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At another table, Ms. Spear, a senior, discussed how prevalent insomnia is, affecting as it does 90 percent of Americans at some point in their lives. At her booth, fair-goers could throw small sheep into buckets worth different point values. Eight points, representing the eight hours of sleep everyone should get each night, earns homemade cookies. The game was based on the fact that many insomniacs try to count sheep to induce sleep.

But Ms. Spear said its not all about fun and games. “As a public health major, one of our primary goals is education and prevention,” she said, “And theres no better way to educate than at a free health fair, where people offer their services for free.”

Ms. Spear said the fair is about letting people “take control of their own lives and health by educating themselves.”

Ms. Balsam and Ms. Shapiro, both juniors, sponsored a booth on health and fitness, which featured an opportunity to explore food-portion control. Visitors to the booth were given Cheerios and asked to pour the amount they would typically serve themselves into a bowl. Then this was measured to see how close the actual serving was to Cheerios suggested serving of one cup.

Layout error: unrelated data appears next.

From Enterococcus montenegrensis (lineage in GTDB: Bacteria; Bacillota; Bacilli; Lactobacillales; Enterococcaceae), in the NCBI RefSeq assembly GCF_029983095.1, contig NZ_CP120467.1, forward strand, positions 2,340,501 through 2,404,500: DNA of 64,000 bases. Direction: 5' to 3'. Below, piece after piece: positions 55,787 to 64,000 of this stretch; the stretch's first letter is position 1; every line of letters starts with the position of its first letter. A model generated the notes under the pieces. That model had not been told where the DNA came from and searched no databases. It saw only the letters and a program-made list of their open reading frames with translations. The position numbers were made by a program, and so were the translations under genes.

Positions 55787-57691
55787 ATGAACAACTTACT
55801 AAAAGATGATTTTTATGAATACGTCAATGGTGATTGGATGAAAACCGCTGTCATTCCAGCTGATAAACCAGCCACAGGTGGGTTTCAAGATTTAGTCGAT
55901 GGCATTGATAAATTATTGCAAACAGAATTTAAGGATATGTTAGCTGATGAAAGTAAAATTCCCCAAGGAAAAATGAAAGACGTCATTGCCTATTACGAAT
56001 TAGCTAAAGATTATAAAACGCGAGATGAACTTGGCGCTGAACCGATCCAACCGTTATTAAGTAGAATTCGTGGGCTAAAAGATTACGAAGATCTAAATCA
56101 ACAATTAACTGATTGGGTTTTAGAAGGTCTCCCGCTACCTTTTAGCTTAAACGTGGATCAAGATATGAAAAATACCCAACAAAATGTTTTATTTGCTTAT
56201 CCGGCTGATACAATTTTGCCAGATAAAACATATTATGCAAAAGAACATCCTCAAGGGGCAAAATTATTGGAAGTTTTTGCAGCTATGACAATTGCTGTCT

“Were trying to promote weight management,” Ms. Balsam said, pointing out that this is different from the often-stressful process of trying to lose weight.

“We were taking it more like you dont have to go to the gym every day,” Ms. Shapiro added. “Its the little things you can do like taking the stairs instead of the elevator or walking to class instead of driving. Its about being healthy.”

In addition to the information booths, all of the other aspects of the health fair are run by students as well. Publicity, door prizes, facilities management, coordinating with exhibitors, selecting topics and evaluation each have their own committee responsible for making the fair run smoothly.

Meredith Hulley is a freelance writer, photographer and University of Maryland student.